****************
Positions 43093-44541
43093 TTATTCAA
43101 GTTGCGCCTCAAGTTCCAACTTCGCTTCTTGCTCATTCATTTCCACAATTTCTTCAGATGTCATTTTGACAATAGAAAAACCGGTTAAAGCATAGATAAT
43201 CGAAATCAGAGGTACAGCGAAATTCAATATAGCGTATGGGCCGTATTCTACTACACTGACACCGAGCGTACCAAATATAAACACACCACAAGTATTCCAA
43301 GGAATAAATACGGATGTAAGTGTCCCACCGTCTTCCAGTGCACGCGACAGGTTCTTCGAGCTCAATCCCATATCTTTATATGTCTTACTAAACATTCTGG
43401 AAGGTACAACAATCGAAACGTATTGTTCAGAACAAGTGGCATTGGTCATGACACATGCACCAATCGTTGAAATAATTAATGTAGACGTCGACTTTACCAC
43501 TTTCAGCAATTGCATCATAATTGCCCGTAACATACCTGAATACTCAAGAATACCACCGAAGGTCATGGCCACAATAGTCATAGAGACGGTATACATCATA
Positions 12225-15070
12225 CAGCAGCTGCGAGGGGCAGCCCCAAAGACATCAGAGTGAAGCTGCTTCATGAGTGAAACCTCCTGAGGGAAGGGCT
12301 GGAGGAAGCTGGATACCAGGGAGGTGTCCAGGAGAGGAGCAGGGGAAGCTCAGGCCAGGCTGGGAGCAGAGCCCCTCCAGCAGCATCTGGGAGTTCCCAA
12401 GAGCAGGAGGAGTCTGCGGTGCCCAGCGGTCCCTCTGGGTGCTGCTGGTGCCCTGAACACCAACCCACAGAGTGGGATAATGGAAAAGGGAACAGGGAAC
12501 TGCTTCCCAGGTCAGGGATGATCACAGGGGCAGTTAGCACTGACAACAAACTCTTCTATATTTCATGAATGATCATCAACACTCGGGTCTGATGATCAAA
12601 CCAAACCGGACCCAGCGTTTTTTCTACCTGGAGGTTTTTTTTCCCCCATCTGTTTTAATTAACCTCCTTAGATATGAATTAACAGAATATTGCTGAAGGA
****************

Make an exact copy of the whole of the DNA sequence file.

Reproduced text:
Positions 43093-44541
43093 TTATTCAA
43101 GTTGCGCCTCAAGTTCCAACTTCGCTTCTTGCTCATTCATTTCCACAATTTCTTCAGATGTCATTTTGACAATAGAAAAACCGGTTAAAGCATAGATAAT
43201 CGAAATCAGAGGTACAGCGAAATTCAATATAGCGTATGGGCCGTATTCTACTACACTGACACCGAGCGTACCAAATATAAACACACCACAAGTATTCCAA
43301 GGAATAAATACGGATGTAAGTGTCCCACCGTCTTCCAGTGCACGCGACAGGTTCTTCGAGCTCAATCCCATATCTTTATATGTCTTACTAAACATTCTGG
43401 AAGGTACAACAATCGAAACGTATTGTTCAGAACAAGTGGCATTGGTCATGACACATGCACCAATCGTTGAAATAATTAATGTAGACGTCGACTTTACCAC
43501 TTTCAGCAATTGCATCATAATTGCCCGTAACATACCTGAATACTCAAGAATACCACCGAAGGTCATGGCCACAATAGTCATAGAGACGGTATACATCATA
Positions 12225-15070
12225 CAGCAGCTGCGAGGGGCAGCCCCAAAGACATCAGAGTGAAGCTGCTTCATGAGTGAAACCTCCTGAGGGAAGGGCT
12301 GGAGGAAGCTGGATACCAGGGAGGTGTCCAGGAGAGGAGCAGGGGAAGCTCAGGCCAGGCTGGGAGCAGAGCCCCTCCAGCAGCATCTGGGAGTTCCCAA
12401 GAGCAGGAGGAGTCTGCGGTGCCCAGCGGTCCCTCTGGGTGCTGCTGGTGCCCTGAACACCAACCCACAGAGTGGGATAATGGAAAAGGGAACAGGGAAC
12501 TGCTTCCCAGGTCAGGGATGATCACAGGGGCAGTTAGCACTGACAACAAACTCTTCTATATTTCATGAATGATCATCAACACTCGGGTCTGATGATCAAA
12601 CCAAACCGGACCCAGCGTTTTTTCTACCTGGAGGTTTTTTTTCCCCCATCTGTTTTAATTAACCTCCTTAGATATGAATTAACAGAATATTGCTGAAGGA